Exemestane (EXE) is an aromatase inhibitor used for the prevention and treatment of estrogen receptor–positive breast cancer. Although the known major metabolic pathway for EXE is reduction to form the active 17 β -dihydro-EXE (17 β -DHE) and subsequent glucuronidation to 17 β -hydroxy-EXE-17-O- β -D-glucuronide (17 β -DHE-Gluc), previous studies have suggested that other major metabolites exist for exemestane. In the present study, a liquid chromatography–mass spectrometry (LC-MS) approach was used to acquire accurate mass data in MS E mode, in which precursor ion and fragment ion data were obtained simultaneously to screen novel phase II EXE metabolites in urine specimens from women taking EXE. Two major metabolites predicted to be cysteine conjugates of EXE and 17 β -DHE by elemental composition were identified. The structures of the two metabolites were confirmed to be 6-methylcysteinylandrosta-1,4-diene-3,17-dione (6-EXE-cys) and 6-methylcysteinylandrosta-1,4-diene-17 β -hydroxy-3-one (6-17 β -DHE-cys) after comparison with their chemically synthesized counterparts. Both underwent biosynthesis in vitro in three stepwise enzymatic reactions, with the first involving glutathione conjugation. The cysteine conjugates of EXE and 17 β -DHE were subsequently quantified by liquid chromatography–mass spectrometry in the urine and matched plasma samples of 132 subjects taking EXE. The combined 6-EXE-cys plus 6-17 β -DHE-cys made up 77% of total EXE metabolites in urine (vs. 1.7%, 0.14%, and 21% for EXE, 17 β -DHE, and 17 β -DHE-Gluc, respectively) and 35% in plasma (vs. 17%, 12%, and 36% for EXE, 17 β -DHE, and 17 β -DHE-Gluc, respectively). Therefore, cysteine conjugates of EXE and 17 β -DHE appear to be major metabolites of EXE in both urine and plasma.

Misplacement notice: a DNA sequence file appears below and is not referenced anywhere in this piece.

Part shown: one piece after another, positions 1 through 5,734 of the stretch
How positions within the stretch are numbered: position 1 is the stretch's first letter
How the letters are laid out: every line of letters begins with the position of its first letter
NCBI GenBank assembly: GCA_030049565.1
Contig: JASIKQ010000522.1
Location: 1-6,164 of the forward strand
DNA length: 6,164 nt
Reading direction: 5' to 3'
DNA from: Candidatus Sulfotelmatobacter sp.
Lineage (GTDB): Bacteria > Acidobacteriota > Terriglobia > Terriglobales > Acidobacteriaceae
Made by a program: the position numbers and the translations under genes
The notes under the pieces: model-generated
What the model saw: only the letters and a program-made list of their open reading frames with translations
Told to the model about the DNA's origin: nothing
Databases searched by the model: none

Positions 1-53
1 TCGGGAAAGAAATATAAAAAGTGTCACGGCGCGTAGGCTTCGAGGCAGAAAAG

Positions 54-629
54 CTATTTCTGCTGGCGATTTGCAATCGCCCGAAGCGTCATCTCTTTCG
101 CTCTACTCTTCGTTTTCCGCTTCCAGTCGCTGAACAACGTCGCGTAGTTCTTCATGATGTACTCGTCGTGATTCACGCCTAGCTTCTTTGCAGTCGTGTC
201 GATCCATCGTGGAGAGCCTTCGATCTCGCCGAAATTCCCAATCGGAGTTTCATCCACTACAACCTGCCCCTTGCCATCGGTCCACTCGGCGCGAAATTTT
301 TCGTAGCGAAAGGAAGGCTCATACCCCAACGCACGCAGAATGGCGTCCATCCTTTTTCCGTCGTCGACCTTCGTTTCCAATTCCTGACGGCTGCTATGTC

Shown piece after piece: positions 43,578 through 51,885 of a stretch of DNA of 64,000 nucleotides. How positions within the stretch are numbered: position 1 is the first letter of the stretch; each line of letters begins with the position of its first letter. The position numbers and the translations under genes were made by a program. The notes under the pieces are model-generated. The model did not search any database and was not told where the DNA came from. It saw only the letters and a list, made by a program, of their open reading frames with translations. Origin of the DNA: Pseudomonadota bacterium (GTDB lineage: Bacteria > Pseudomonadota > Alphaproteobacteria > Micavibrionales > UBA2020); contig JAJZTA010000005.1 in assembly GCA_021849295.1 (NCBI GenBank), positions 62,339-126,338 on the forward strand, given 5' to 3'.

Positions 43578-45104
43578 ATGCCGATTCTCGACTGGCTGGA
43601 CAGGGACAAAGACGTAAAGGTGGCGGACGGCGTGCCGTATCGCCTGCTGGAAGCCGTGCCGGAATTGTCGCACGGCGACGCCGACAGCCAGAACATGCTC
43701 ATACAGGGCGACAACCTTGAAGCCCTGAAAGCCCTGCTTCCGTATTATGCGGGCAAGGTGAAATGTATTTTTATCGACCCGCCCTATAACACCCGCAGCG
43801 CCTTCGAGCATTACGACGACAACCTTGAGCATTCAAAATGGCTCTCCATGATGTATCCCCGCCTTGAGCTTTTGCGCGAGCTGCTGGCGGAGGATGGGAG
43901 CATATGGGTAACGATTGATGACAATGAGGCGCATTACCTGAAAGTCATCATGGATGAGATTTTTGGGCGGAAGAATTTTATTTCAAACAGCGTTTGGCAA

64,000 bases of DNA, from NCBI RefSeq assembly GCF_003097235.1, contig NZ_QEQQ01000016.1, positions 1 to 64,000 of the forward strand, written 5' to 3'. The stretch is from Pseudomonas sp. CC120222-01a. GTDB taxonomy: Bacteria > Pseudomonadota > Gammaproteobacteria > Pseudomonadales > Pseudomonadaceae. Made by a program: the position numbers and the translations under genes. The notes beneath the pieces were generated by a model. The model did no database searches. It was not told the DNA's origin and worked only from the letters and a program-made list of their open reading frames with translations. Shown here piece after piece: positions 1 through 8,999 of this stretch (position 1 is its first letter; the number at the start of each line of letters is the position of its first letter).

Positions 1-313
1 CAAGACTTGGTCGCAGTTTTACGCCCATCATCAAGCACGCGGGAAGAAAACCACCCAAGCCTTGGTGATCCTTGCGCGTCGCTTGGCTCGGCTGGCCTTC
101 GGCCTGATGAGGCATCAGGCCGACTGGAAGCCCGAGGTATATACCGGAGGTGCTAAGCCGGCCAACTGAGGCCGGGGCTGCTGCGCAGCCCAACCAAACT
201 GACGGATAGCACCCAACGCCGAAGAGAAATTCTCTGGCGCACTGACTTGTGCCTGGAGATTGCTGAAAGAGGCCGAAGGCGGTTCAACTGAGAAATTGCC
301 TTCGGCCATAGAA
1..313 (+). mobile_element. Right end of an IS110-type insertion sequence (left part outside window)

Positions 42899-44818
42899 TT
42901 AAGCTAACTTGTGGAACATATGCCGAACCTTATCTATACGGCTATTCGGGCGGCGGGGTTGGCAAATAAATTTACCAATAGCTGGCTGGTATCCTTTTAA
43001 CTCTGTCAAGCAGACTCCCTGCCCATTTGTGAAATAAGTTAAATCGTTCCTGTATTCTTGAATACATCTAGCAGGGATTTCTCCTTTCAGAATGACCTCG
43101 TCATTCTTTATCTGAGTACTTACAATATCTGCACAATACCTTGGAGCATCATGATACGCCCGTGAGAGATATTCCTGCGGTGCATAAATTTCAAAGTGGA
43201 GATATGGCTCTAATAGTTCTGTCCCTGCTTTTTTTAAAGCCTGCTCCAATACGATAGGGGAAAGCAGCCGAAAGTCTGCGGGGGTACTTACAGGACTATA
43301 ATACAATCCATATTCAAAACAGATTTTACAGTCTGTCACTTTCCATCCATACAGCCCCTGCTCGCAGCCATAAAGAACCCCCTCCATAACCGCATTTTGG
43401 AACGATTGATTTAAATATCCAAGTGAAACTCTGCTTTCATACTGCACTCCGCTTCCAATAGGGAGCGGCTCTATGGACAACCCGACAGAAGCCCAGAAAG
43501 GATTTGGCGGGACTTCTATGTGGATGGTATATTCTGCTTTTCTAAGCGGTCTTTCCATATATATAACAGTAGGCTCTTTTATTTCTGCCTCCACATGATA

Chemistry and Pharmacology